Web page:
UNIVERSITY PARK, Pa. – For eight months, a seven-person team of undergraduate students, including graphic design sophomore Christina Warren, worked to develop technology that could help students find a more efficient academic path to graduation – and in September that work paid off.
Warren – the lone student from the College of Arts and Architecture – Michael Roos, Benjamin Proto, Thanh Tran, Quinn Verbeke, Mathew Mancini, Dylan Shoemaker and faculty adviser Wang-Chien Lee from the College of Engineering were awarded first place in the 2018 Nittany AI Challenge.
As part of the award, the team received $30,000 to further develop “LionPlanner,” an application designed to help students navigate academic planning by making the process quicker and less complex.
“The opportunity to participate in the Nittany AI Challenge was truly invaluable, and our team never imagined that so much would come from it,” Warren said. “The future of LionPlanner looks bright. We've seen an incredible reaction from Penn State and have even received interest from another university.”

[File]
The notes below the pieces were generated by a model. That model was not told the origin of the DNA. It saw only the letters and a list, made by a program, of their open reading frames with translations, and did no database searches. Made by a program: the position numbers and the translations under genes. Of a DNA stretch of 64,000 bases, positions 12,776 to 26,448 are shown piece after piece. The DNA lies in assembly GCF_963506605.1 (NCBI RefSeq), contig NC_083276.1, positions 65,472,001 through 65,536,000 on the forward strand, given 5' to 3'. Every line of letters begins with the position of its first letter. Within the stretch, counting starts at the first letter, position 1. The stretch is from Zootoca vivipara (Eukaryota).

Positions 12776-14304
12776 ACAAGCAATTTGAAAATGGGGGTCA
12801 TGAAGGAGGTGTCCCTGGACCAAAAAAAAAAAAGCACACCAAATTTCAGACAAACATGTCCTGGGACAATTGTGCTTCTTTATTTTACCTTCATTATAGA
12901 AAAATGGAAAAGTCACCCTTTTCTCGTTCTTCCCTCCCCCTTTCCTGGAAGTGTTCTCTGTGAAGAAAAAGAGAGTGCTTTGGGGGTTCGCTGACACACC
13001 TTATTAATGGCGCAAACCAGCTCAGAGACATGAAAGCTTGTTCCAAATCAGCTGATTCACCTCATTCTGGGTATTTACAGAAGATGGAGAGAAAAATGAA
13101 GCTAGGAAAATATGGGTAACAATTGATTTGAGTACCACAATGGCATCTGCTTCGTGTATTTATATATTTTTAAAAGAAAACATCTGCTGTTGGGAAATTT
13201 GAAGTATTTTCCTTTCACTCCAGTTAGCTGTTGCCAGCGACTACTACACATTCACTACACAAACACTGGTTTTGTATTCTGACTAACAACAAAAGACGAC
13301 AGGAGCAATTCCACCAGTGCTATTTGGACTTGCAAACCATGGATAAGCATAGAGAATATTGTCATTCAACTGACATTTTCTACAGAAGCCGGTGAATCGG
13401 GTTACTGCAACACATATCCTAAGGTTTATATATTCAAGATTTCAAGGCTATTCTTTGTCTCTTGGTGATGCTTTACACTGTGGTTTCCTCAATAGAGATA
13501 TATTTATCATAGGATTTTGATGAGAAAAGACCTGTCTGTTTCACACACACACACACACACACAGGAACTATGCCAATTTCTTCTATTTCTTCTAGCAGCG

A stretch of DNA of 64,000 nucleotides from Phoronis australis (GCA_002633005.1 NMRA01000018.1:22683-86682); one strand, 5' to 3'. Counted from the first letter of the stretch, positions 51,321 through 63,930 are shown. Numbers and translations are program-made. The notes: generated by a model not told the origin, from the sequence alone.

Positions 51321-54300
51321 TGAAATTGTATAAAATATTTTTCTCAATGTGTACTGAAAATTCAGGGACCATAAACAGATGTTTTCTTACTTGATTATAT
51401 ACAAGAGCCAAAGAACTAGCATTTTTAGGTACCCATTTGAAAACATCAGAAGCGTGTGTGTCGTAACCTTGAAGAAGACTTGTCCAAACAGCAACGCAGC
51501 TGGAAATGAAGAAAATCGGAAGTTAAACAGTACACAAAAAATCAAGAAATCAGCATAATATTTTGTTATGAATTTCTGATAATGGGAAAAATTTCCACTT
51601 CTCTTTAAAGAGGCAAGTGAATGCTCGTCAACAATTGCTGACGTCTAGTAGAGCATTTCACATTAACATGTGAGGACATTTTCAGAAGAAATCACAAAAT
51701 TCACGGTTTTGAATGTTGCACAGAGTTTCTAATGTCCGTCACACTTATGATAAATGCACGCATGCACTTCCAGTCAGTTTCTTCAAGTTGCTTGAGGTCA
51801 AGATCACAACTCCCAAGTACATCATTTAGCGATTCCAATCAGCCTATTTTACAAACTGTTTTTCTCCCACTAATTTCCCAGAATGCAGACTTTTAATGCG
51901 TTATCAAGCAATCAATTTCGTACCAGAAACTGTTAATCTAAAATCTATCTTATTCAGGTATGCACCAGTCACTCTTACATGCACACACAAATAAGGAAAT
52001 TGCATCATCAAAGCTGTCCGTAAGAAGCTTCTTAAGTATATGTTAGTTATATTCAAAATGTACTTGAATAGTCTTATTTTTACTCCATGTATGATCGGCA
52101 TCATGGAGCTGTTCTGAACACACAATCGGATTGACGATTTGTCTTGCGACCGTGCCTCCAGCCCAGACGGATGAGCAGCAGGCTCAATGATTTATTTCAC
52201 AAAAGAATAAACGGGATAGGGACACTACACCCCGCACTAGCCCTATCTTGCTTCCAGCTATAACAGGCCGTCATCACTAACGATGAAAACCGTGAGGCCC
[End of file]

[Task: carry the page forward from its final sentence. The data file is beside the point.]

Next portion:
LionPlanner uses a natural language-processing technique called "term frequency-inverse document frequency" and other traditional algorithms to identify courses for students based on their interests. The app exports results that could assist academic advisers through the planning process and encourages students to plan ahead in an effort to ensure efficient navigation of various academic paths.
“LionPlanner was selected to receive the most funding due to the widespread and immediate impact that the product can make on the student experience and its potential to create efficiencies that would enable advisers to utilize their time with more students to focus on strategic conversations,” Tracey Huston, vice president for Penn State Outreach and member of both the award and review committees, said. “The pitch and product generated enthusiastic support among the reviewers and judges for these reasons.”
The app’s potential to impact large numbers of students at Penn State and other universities is a driving force behind the team’s work, according to Warren. Combining that goal with her graphic design training has led to the desire to provide an intuitive and user-friendly experience for students, which she believes can lead to the user’s academic success.
“We would love to see more students taking control of and getting the most from their college careers, graduating on time and ultimately saving time and money.” Warren said. “Our team can't wait to see how much of a difference we can make with LionPlanner and its many possibilities.”
Originally published by the College of Arts and Architecture.